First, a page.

The Montreal Canadiens were facing off against their rivals, the Toronto Maple Leafs, in their one and only exhibition match and it didn’t go as planned.
The Toronto Maple Leafs got off to a speedy start and literally off the opening draw, Ilya Mikheyev got a great feed from John Tavares and put the puck past Carey Price, the goal opening the scoring. The leadoff goal for Toronto was scored just 33 seconds into the game.
You could tell that this was the first game that the Canadiens had played in nearly four months and they were outright being dominated in downtown Toronto in every aspect of the game. Their passes were weak and sloppy, this resulting in plenty of turnovers.
Toronto got their first power play of the game very early as less than five minutes into the game, Jordan Weal was sent off for slashing. The Habs were able to kill the penalty, and later in the period, had their own power play advantage when Nick Robertson was called for holding. Unfortunately for Montreal, they were unable to convert on the play.
The period ended with the Leafs up 1-0 as the siren sounded going into the first intermission. Heading into the second and Montreal seemed to play with a bit more intensity. You could see the team was starting to wake up just a bit, this being their starting point for the game’s remainder.
Alex Belzile had a great chance to tie the game, but Frederick Andersen came up with a big save. After the play, unfortunately, Belzile was pushed into the boards and fell to the ice awkwardly, but skated off under his own power. That would be all he played as he walked to the dressing room and did not return.
Three minutes into the second period, Montreal once again took another penalty when Brendan Gallagher was called for high-sticking. Toronto had another chance to increase their lead while discipline seemed to be an issue on Tuesday night for Montreal.
Montreal killed that penalty and then couldn’t really get anything going offensively. They got another chance to score on the man advantage, but Toronto was aligned, tasked with killing the penalty.
With nine minutes to go in the period, Toronto took another penalty and it gave Montreal a chance to get back in the game. It didn’t go quite as planned as off a rather unfortunate turnover, Alex Kerfoot got a pass and scored a shorthanded goal to double their lead.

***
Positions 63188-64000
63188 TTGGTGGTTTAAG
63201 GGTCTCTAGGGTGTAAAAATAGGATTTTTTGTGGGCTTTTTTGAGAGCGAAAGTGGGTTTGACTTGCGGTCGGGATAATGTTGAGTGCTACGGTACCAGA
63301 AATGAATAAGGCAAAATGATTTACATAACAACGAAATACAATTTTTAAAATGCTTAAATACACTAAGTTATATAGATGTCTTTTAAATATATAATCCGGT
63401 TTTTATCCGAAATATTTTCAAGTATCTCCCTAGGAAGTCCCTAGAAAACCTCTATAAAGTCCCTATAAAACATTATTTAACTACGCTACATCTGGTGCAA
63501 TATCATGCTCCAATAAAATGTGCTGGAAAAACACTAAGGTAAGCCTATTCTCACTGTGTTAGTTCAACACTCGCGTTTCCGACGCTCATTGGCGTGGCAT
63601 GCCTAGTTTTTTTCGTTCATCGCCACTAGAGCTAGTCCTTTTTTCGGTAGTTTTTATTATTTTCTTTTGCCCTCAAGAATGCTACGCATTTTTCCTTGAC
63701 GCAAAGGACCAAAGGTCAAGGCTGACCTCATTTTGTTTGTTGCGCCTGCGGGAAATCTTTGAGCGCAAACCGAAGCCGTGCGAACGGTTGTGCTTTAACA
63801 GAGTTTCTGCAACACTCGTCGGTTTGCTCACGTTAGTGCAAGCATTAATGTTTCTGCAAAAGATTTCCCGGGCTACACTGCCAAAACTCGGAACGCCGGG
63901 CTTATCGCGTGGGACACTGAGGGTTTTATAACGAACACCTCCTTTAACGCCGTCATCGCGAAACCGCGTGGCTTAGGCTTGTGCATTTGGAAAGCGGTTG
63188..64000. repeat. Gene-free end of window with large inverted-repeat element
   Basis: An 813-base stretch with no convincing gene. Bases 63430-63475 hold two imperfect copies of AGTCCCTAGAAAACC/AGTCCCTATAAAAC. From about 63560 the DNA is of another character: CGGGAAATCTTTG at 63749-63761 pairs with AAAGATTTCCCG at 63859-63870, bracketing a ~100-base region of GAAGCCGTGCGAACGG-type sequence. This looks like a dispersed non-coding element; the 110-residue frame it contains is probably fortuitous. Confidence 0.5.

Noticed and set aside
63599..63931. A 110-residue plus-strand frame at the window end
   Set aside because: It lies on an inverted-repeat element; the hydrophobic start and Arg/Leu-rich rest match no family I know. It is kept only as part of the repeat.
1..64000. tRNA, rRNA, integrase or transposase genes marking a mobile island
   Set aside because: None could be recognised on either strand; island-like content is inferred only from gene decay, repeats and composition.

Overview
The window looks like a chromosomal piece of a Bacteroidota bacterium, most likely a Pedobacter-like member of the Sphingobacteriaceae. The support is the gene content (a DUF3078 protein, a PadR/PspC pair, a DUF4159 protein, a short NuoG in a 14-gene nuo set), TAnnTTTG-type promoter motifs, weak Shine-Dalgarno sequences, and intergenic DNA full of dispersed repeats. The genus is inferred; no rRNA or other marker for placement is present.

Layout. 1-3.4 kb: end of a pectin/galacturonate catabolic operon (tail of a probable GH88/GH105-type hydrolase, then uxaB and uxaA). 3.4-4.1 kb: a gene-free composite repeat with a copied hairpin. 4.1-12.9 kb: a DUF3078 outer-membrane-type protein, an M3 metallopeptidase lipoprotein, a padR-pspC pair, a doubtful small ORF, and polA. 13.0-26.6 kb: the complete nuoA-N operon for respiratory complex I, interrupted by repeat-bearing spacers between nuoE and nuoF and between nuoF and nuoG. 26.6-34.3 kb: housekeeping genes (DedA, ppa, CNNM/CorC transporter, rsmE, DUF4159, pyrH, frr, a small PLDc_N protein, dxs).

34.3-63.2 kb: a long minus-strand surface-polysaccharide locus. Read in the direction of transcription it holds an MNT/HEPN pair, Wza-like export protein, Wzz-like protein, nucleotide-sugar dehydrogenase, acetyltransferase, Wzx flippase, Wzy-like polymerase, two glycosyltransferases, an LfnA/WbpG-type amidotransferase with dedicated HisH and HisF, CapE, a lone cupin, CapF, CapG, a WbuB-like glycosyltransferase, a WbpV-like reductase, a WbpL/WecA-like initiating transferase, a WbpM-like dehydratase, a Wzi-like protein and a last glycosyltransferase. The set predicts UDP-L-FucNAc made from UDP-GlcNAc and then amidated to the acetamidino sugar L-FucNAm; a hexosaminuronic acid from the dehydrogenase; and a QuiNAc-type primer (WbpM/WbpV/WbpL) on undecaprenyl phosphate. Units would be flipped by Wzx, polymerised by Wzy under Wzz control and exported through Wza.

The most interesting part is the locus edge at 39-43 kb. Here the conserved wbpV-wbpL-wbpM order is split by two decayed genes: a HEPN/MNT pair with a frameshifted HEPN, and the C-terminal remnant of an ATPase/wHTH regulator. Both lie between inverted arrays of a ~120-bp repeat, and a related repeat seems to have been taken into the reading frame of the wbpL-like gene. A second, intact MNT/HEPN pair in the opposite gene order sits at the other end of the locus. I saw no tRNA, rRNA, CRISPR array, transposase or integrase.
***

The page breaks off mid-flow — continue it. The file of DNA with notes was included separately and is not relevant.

Then, late in the period, just as another Montreal power play was expiring, the Canadiens finally got on the board as Tomas Tatar got a great feed from Nick Suzuki. As he buried it into the net, this cut Toronto’s lead over Montreal to one.
It didn’t take long for the Maple Leafs to come back swinging as Morgan Rielly got in on the action, taking a shot that got tipped by Alex Kerfoot. The goal, soon after, was awarded to the Canadian centreman for his second of the game. In doing so, he doubled Toronto’s lead over Montreal with 30 seconds remaining. That would see the Leafs up 3-1.
That’s how the second frame ended as the siren sounded heading into intermission. Heading on into the third, this would leave many wondering if things would get better or worse for the Habs. Eight minutes into the period, Montreal again got within one when Paul Byron took a juicy rebound off a Ben Chiarot slap-shot and buried it past Frederick Andersen.
Then, with 10 minutes left, Montreal got another chance at a man advantage, but once again, the Leafs scored shorthanded thanks to Morgan Rielly who went top shelf on Price. This would regain their lead, now up 4-2 with eleven minutes left.
Montreal would finish the night going 0-6 on the man advantage. Not to mention the shorthanded goals in their losing effort. The game would die down from there and the Leafs would take it by a 4-2 final.
It wasn’t the result the Canadiens were looking for and it shows a lot of work needs to be done before the first game on Saturday against the Pittsburgh Penguins.